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Vintage postcard showing prison tower and concertina wire
Illustration by Katrina Rodriguez; text effects by Teresa Tauchi

Recently, I spoke with a kid from Stockton, California, who was back inside for a parole violation. For hours we shared our stories through the vent while locked in solitary confinement. After speaking with him for a while, parts of his story weren’t adding up.

He had lived in Stockton but worked at the Costco in Tracy, 20 miles away. He mentioned that he was part-time but left for work at 5 a.m. and didn’t return from work until 5 p.m. Finally, he admitted that he was embarrassed to tell me that he didn’t own a car and therefore had to walk 20 miles to work a part-time job. Why was he ashamed of that?

There is always a strange mixture of bravado in a den of thieves.

Any prisoner worth his salt displaces those false veneers and finds within himself elements of authenticity. I’d rather befriend someone who walks 20 miles to a part-time job than someone who drives a Ferrari.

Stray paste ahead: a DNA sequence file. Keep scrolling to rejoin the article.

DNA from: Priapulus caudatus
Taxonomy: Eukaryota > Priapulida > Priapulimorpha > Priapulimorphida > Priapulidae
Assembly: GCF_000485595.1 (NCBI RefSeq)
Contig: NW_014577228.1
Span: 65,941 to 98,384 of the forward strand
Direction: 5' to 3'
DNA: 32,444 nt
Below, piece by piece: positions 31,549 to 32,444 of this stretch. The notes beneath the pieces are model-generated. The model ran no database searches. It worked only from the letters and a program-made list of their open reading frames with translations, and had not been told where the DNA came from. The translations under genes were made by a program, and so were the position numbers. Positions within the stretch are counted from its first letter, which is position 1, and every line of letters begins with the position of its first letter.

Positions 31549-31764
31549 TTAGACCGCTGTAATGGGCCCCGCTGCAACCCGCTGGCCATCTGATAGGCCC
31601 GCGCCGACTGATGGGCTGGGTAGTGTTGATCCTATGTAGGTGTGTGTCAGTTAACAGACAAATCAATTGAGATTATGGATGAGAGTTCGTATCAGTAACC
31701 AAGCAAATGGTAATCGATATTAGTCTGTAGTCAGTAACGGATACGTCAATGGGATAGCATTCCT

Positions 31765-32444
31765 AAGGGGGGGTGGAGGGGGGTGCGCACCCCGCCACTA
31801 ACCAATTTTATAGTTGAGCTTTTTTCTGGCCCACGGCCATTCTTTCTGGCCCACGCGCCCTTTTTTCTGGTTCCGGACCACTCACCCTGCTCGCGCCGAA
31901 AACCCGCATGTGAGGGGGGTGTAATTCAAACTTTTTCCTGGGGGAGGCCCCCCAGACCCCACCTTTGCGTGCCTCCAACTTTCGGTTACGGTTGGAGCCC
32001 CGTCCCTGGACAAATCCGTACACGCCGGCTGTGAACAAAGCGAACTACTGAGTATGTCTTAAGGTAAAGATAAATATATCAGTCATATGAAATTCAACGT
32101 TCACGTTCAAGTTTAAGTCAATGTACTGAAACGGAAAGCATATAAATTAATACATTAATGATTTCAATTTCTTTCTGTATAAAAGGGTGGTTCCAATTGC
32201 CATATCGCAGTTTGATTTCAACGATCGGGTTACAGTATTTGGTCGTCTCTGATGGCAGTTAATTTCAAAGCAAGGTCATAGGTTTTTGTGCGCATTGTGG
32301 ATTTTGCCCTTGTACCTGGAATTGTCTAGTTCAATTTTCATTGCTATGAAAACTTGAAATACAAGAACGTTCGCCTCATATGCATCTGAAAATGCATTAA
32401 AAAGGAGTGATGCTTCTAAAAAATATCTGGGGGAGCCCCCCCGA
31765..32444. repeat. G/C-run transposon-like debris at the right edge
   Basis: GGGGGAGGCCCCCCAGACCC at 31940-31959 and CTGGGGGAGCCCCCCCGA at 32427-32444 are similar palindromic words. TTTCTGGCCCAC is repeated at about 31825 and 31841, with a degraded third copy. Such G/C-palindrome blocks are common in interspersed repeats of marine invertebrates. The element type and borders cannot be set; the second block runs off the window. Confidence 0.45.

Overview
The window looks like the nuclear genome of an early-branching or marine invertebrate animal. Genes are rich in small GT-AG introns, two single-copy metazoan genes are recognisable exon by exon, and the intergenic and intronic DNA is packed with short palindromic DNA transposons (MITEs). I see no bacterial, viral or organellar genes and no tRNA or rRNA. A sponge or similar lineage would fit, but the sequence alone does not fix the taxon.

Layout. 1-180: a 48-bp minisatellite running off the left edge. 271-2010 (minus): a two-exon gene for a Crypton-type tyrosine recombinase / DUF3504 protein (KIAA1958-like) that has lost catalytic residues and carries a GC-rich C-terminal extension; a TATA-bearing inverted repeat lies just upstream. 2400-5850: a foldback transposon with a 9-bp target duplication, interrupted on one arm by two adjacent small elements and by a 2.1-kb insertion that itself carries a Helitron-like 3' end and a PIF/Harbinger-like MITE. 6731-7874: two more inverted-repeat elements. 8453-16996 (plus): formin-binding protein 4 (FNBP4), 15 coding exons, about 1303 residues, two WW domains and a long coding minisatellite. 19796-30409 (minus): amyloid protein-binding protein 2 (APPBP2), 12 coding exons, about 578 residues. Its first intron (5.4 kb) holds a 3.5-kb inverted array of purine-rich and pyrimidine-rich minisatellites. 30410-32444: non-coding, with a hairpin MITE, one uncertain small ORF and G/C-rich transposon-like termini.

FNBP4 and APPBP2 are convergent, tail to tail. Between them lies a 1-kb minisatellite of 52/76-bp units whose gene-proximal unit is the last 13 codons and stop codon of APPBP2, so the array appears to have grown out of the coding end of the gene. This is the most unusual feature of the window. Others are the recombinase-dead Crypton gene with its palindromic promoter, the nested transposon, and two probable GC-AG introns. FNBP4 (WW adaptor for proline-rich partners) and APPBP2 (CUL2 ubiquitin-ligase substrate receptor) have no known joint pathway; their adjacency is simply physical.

There is an urban legend that says solitary permanently dismantles the good parts of you. Science backs this up too. 

In solitary confinement, with no sunsets or sunrises, you pass time on some kind of primordial instinct. Like animals in a zoo, you become sad and pensive. Eventually you succumb to your enclosure. To stave off paralytic shock, you pace endlessly.

That kid’s story emboldened me to look deeper within myself and focus on that inward voice, not on the echo resounding from my footsteps in this concrete cave.

Disclaimer: The views in this article are those of the author. Global Forum Online has verified the writer’s identity and basic facts such as the names of institutions mentioned.

Scott Culp is a writer incarcerated in California.